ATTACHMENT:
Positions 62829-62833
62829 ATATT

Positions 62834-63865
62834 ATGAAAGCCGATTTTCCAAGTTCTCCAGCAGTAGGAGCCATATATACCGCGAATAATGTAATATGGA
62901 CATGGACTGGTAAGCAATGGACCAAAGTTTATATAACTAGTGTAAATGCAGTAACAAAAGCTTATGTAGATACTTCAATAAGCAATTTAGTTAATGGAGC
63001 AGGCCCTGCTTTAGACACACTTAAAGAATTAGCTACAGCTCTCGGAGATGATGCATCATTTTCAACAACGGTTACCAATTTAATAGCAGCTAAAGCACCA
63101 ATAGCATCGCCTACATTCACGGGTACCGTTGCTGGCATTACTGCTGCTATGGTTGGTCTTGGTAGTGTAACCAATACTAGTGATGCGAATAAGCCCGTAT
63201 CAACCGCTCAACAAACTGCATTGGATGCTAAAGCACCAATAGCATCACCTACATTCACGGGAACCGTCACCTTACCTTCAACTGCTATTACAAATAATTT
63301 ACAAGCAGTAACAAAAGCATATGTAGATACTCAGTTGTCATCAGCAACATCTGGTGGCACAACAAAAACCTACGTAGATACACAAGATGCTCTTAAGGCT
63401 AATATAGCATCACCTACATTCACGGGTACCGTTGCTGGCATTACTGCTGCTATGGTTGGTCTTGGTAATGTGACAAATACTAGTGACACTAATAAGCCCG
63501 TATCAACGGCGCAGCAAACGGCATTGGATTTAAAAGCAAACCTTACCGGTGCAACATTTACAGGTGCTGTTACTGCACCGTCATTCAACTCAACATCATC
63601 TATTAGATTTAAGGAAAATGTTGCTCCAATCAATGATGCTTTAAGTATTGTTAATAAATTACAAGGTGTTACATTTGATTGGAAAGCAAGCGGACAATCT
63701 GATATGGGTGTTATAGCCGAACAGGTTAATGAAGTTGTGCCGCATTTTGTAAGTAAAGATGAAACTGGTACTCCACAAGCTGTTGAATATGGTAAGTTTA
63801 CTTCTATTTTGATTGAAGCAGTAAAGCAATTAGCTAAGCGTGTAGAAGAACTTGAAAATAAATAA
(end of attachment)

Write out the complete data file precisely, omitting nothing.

Positions 62829-62833
62829 ATATT

Positions 62834-63865
62834 ATGAAAGCCGATTTTCCAAGTTCTCCAGCAGTAGGAGCCATATATACCGCGAATAATGTAATATGGA
62901 CATGGACTGGTAAGCAATGGACCAAAGTTTATATAACTAGTGTAAATGCAGTAACAAAAGCTTATGTAGATACTTCAATAAGCAATTTAGTTAATGGAGC
63001 AGGCCCTGCTTTAGACACACTTAAAGAATTAGCTACAGCTCTCGGAGATGATGCATCATTTTCAACAACGGTTACCAATTTAATAGCAGCTAAAGCACCA
63101 ATAGCATCGCCTACATTCACGGGTACCGTTGCTGGCATTACTGCTGCTATGGTTGGTCTTGGTAGTGTAACCAATACTAGTGATGCGAATAAGCCCGTAT
63201 CAACCGCTCAACAAACTGCATTGGATGCTAAAGCACCAATAGCATCACCTACATTCACGGGAACCGTCACCTTACCTTCAACTGCTATTACAAATAATTT
63301 ACAAGCAGTAACAAAAGCATATGTAGATACTCAGTTGTCATCAGCAACATCTGGTGGCACAACAAAAACCTACGTAGATACACAAGATGCTCTTAAGGCT
63401 AATATAGCATCACCTACATTCACGGGTACCGTTGCTGGCATTACTGCTGCTATGGTTGGTCTTGGTAATGTGACAAATACTAGTGACACTAATAAGCCCG
63501 TATCAACGGCGCAGCAAACGGCATTGGATTTAAAAGCAAACCTTACCGGTGCAACATTTACAGGTGCTGTTACTGCACCGTCATTCAACTCAACATCATC
63601 TATTAGATTTAAGGAAAATGTTGCTCCAATCAATGATGCTTTAAGTATTGTTAATAAATTACAAGGTGTTACATTTGATTGGAAAGCAAGCGGACAATCT
63701 GATATGGGTGTTATAGCCGAACAGGTTAATGAAGTTGTGCCGCATTTTGTAAGTAAAGATGAAACTGGTACTCCACAAGCTGTTGAATATGGTAAGTTTA
63801 CTTCTATTTTGATTGAAGCAGTAAAGCAATTAGCTAAGCGTGTAGAAGAACTTGAAAATAAATAA